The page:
Any country or region that adopts a strategy of reducing its dependence on world or regional trade or on economic and military alliances may be isolationist. It may not take any role in the deliberations of international organizations, although nominally it might be a member. It may not honour previously signed mutual-defence treaties. In another sense, an isolationist policy is one that results in the world knowing that a nation or region has no other interest than its own. It pursues this unswervingly, manipulating whatever international interactions it has to serve this end.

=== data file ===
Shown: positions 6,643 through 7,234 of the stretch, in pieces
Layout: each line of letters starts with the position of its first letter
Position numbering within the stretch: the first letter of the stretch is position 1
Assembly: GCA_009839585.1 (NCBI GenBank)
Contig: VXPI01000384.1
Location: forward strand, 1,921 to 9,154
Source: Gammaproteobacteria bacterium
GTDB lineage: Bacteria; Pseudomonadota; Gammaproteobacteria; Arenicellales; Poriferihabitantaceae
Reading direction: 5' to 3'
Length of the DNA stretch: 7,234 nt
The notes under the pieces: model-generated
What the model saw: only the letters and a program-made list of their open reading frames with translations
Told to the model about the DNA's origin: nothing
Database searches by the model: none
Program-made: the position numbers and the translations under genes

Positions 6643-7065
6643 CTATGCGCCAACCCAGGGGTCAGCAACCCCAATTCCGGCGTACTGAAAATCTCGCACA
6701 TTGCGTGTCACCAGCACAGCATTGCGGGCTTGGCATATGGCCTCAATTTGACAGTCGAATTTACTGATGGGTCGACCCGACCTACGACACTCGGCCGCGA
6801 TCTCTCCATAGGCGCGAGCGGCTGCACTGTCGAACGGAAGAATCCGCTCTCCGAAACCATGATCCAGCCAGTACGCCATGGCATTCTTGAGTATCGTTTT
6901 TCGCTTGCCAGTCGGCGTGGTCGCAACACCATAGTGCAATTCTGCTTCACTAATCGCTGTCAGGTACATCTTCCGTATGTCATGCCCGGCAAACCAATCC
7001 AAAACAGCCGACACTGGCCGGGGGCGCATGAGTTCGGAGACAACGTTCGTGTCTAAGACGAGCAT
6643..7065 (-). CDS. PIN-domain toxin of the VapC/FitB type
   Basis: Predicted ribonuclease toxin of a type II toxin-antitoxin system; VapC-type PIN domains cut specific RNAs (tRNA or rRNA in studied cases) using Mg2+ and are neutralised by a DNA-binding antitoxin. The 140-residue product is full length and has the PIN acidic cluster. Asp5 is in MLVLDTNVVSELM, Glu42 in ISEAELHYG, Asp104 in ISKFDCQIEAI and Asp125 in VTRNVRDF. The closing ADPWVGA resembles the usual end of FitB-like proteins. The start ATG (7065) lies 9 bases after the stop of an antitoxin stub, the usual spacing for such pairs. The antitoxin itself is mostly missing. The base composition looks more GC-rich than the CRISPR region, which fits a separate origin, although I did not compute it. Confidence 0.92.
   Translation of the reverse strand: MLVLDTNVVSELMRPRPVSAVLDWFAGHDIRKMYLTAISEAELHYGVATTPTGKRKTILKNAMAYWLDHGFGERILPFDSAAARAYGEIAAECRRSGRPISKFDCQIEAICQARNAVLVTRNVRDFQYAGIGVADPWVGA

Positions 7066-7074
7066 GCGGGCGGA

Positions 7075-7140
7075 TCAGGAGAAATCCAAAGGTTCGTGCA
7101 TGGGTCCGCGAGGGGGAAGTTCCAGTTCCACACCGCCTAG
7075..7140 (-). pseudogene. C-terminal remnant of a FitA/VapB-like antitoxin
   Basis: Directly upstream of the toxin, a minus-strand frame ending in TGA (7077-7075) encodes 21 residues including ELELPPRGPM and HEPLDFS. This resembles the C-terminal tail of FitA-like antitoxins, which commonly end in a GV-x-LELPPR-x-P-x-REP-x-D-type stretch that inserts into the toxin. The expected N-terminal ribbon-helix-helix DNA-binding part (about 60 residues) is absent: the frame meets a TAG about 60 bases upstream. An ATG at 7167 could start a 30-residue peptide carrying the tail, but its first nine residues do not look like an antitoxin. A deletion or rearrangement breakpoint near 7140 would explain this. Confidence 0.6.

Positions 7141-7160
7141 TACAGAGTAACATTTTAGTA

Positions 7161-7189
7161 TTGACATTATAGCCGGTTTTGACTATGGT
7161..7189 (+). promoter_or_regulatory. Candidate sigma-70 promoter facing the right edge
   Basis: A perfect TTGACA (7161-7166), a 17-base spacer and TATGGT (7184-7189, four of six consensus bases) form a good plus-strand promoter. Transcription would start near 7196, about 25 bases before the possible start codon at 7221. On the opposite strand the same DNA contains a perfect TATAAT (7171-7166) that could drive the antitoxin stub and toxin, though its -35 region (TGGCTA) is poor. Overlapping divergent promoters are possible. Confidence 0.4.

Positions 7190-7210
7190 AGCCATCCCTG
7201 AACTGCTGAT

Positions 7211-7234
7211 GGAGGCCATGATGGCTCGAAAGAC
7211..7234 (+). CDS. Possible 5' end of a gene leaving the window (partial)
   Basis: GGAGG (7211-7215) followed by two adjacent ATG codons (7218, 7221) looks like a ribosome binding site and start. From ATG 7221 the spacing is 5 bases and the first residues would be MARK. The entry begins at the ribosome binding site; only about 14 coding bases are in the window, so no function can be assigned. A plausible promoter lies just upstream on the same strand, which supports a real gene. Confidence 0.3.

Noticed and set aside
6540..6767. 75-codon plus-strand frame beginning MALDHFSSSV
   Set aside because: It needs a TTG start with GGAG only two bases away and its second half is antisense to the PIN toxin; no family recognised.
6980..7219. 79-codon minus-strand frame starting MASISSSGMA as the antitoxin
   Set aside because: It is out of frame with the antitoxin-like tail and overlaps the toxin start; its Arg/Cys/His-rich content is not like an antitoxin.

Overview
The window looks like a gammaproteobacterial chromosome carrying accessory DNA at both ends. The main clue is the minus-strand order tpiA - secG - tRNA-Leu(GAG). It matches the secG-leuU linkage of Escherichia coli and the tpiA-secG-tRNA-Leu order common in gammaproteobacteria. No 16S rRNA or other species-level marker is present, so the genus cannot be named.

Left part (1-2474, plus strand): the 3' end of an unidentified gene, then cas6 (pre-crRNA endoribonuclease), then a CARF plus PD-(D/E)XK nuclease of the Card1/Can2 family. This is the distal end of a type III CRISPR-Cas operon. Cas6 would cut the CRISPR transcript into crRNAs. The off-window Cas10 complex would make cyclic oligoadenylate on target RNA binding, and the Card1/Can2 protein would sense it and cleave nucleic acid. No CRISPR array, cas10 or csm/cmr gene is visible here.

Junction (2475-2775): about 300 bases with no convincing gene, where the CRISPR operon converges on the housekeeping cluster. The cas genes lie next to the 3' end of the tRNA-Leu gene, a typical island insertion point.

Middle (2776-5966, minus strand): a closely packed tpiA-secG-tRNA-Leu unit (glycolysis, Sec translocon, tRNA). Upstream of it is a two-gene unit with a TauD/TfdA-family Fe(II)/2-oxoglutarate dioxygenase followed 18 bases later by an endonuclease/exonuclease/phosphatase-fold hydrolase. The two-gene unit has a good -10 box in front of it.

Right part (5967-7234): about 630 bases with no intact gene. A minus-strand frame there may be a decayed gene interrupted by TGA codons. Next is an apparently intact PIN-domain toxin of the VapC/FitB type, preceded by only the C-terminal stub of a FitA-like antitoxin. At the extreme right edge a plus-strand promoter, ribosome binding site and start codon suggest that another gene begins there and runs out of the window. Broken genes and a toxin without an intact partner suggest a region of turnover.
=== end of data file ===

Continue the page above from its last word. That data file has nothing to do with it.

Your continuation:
The USA, between the two world wars, was isolationist; and this contributed to the failure of the League of Nations. The Republic of China in Taiwan has elected a degree of political isolationism by only maintaining diplomatic relations with a limited number of nations. There are many kinds of isolationism and many degrees. The word has also been associated with Eurocentric attitudes, particularly in the EEC/EU.
The countries of eastern Europe during their period of socialism were isolated from the mainstream of world civilization.